Appendix A Training and evaluation details

Training details.

For the models trained according to the approach of Black et al. [6], we use the learning rate , SimCLR temperature , 3 steps of PGD for training using step sizes for , respectively.

For the OSCAR-Net [46] models, we use the default hyperparameters except the learning rate which is set to and SimCLR temperature of . For ARIA training, we use 3 steps of PGD with the step size .

For the image comparator models, we use the default training hyperparameters with 3 steps of PGD for training using step sizes for , respectively.

Evaluation details.

For the attacks unseen during training, we use iterations of PGD (we increase it from iterations used throughout the paper to account for larger perturbation radii) using the step size of for -perturbations and for -perturbations.

For hash inversions, we use 1000 iterations of PGD with the step size , and the approximation parameter .

Training time.

Standard training of the Black et al. [6] model on Behance1M takes 34.3 hours while ARIA training takes 72.8 hours (i.e., factor slowdown) on two NVIDIA V100 GPUs for 20 epochs.

Standard OSCAR-Net training on PSBattles takes 31.6 hours while ARIA training takes 65.1 hours (i.e., factor slowdown) on a single NVIDIA GeForce RTX 3090 GPU for 10 epochs.

We note that for both models, ARIA uses 3 steps of PGD for training but the slowdown factor is less than which is due to more effective GPU utilization for robust training.

Examples of non-editorial transformations.

In Fig. 6 and Fig. 7, we show images with non-editorial changes from PSBattles which we used for the “Editorial + non-editorial” query sets for evaluation of the OSCAR-Net models and models of Black et al. [6].

OSCAR-Net [46]
Black et al. [6]
Figure 6: Examples of non-editorial changes applied to the same image from PSBattles according to the query sets used to evaluate the OSCAR-Net [46] and Black et al. [6] approaches.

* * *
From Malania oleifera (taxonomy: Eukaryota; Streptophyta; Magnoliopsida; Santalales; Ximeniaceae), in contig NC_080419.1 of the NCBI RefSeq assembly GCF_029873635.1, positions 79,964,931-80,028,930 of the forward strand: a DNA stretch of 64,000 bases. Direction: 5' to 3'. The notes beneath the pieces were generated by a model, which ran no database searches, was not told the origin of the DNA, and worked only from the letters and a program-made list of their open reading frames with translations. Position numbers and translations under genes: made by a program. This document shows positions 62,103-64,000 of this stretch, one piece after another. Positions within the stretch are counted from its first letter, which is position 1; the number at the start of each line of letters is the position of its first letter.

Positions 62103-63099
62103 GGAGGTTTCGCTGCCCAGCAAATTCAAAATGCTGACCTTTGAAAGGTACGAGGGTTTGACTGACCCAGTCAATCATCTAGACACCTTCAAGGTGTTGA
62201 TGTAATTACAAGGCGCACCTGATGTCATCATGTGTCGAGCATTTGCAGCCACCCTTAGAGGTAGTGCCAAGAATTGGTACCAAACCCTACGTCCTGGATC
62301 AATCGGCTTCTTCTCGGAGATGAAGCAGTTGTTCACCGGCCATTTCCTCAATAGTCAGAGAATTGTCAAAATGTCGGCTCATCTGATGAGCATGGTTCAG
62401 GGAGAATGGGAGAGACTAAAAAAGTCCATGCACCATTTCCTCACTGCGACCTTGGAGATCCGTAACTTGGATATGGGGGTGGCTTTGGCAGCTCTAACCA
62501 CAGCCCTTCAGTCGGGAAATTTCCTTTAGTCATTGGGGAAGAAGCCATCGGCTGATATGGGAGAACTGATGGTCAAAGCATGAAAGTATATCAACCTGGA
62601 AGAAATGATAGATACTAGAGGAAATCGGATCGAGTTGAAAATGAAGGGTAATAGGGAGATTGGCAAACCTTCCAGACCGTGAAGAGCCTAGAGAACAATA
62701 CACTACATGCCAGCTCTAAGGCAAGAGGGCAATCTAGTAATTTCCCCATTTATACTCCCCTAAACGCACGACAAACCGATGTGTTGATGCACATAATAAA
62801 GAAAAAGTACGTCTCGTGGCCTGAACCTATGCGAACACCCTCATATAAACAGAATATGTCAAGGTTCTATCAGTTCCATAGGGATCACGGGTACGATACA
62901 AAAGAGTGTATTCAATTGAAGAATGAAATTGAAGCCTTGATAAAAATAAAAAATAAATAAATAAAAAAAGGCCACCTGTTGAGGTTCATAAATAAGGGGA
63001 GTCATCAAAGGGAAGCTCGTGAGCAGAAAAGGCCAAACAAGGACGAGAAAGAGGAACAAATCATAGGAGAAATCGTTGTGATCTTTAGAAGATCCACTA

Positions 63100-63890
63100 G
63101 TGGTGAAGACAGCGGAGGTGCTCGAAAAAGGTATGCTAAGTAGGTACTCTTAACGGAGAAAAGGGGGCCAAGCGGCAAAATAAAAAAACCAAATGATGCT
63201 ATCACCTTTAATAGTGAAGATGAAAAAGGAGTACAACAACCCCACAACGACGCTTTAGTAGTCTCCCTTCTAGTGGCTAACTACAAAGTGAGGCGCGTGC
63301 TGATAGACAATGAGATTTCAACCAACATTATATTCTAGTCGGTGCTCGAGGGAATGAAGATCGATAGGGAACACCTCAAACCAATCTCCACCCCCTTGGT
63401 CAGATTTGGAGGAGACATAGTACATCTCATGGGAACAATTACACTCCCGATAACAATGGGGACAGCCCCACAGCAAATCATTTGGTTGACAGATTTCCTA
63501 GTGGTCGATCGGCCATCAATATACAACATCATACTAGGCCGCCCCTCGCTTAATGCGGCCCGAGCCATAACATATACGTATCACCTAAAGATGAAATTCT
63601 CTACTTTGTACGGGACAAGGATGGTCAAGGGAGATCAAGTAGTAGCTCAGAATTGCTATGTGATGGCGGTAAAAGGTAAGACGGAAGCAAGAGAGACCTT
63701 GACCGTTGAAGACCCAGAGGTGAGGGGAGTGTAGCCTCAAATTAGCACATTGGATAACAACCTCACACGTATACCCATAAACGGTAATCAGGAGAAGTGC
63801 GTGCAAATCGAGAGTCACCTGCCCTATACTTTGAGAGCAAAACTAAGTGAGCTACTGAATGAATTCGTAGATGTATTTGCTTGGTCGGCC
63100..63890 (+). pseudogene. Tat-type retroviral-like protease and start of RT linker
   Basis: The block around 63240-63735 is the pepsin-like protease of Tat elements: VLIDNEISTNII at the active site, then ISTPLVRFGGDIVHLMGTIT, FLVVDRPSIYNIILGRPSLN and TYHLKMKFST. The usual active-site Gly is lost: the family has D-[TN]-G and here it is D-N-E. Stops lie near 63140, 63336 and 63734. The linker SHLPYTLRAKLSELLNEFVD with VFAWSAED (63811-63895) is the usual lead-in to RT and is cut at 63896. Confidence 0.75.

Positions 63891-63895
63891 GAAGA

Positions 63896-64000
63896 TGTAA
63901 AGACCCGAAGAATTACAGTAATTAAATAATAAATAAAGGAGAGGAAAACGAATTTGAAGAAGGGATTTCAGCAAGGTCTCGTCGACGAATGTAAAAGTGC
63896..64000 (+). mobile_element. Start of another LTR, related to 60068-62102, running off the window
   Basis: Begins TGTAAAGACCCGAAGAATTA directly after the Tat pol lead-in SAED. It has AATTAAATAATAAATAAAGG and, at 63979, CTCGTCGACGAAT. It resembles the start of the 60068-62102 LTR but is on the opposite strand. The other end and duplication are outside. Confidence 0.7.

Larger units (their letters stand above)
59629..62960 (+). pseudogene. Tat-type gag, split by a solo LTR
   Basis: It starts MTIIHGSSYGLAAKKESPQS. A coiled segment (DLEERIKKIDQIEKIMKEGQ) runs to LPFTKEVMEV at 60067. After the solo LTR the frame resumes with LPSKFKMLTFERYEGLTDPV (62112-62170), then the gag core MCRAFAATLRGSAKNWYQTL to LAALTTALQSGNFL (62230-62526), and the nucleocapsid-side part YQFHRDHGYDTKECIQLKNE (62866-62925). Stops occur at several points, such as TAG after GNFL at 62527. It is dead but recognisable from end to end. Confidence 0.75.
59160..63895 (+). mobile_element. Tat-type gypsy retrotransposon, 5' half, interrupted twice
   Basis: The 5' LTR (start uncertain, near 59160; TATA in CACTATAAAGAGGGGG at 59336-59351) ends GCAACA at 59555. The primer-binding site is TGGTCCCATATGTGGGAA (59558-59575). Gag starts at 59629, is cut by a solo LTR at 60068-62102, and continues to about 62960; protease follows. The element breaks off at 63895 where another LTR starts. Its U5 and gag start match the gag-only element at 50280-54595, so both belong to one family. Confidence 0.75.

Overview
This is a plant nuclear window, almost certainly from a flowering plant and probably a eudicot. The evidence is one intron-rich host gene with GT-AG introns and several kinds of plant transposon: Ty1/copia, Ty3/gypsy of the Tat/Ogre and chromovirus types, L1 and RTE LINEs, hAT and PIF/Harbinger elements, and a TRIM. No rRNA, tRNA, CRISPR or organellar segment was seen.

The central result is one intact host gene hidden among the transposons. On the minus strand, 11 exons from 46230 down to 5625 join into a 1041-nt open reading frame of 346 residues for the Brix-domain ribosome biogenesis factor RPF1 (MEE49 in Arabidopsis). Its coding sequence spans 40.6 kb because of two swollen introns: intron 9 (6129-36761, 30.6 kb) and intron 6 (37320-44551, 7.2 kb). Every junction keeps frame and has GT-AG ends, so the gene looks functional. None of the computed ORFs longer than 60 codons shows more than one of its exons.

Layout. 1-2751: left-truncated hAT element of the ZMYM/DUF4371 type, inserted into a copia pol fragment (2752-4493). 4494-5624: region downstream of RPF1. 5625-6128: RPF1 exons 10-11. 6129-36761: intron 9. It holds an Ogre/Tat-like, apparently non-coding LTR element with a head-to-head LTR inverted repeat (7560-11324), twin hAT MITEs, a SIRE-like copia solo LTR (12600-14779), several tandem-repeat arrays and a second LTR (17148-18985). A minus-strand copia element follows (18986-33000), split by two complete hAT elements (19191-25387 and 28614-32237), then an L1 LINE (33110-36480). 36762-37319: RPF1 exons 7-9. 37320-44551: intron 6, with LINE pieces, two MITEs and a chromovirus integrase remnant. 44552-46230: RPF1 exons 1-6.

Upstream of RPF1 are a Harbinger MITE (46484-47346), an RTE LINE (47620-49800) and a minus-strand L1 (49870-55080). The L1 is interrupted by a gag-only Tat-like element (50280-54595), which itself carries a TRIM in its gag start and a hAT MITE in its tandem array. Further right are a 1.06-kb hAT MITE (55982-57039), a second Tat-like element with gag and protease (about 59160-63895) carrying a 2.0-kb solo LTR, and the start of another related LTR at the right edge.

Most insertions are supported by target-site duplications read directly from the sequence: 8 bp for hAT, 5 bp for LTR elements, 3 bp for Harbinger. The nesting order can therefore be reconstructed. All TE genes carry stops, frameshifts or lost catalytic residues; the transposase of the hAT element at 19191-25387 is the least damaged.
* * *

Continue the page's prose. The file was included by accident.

Figure 7: Additional examples of non-editorial changes applied to the images from PSBattles.
Top-1 and top-100 recall for different query sets
Non-editorial distortions Editorial manipulations Editorial + non-editorial
No attack adversarial No attack adversarial No attack adversarial
Existing models R@1 R@100 R@1 R@100 R@1 R@100 R@1 R@100 R@1 R@100 R@1 R@100
Standard supervised, ImageNet [48] 45.1 59.3 0.0 0.2 98.3 99.6 0.1 0.3 37.3 52.9 0.0 0.3
DeepAugment + AugMix supervised, ImageNet [33] 75.2 84.5 0.2 2.0 98.5 99.6 0.0 0.6 67.8 80.7 0.0 0.3
Robust supervised, , ImageNet [51] 57.3 66.1 30.3 44.0 97.4 99.2 79.7 92.4 51.2 62.0 22.4 38.0
Undefended contrastive, PSBattles [6] 86.2 96.7 0.0 0.0 87.7 95.5 0.0 0.0 70.0 89.5 0.0 0.0
Our new models
Undefended contrastive, Behance 99.2 99.9 4.8 25.3 94.4 97.6 0.9 9.8 91.9 96.8 2.6 16.1
ARIA contrastive + hashing, , Behance 96.8 98.7 83.8 89.3 92.1 96.7 85.2 93.8 87.1 94.5 69.2 82.7
ARIA contrastive + hashing, , Behance 93.5 96.5 84.1 90.8 91.4 96.0 87.0 93.9 82.8 91.1 69.7 82.4
ARIA contrastive, , Behance 99.5 100.0 87.7 90.7 96.1 98.6 91.6 96.9 94.8 98.1 78.6 87.3
ARIA contrastive, , Behance 99.4 99.9 90.5 92.7 96.1 98.4 93.4 97.3 94.7 97.9 83.3 90.4
ARIA contrastive, , Behance 98.6 99.7 94.5 95.4 95.5 98.3 93.2 97.1 92.8 97.2 82.9 90.9
Table 5: Standard and adversarial () top-1 and top-100 recall for different ResNet-50 models evaluated on PSBattles [29]. The database contains original images from PSBattles and 2M distractor images from Stock indexed using the exact nearest neighbour search (unlike Table 1 in the main part that used the approximate IVF1024, PQ16 index). We use three query sets based on PSBattles: (1) non-editorial distortions (ImageNet-C and affine) on original images, (2) editorial manipulations but no distortions, (3) editorial manipulations with non-editorial distortions.

Appendix B Further details on the attack and defence scope on OSCAR-Net and Black et al. models

A model needs to be differentiable with respect to the input image in order to perform an effective adversarial attack (and defence) on it. In other words, our main prerequisite is that we should be able to back-propagate the gradient of the loss to the original input. Despite being complex attribution models, we show that OSCAR-Net [46] and Black et al. [6] both can meet this requirement.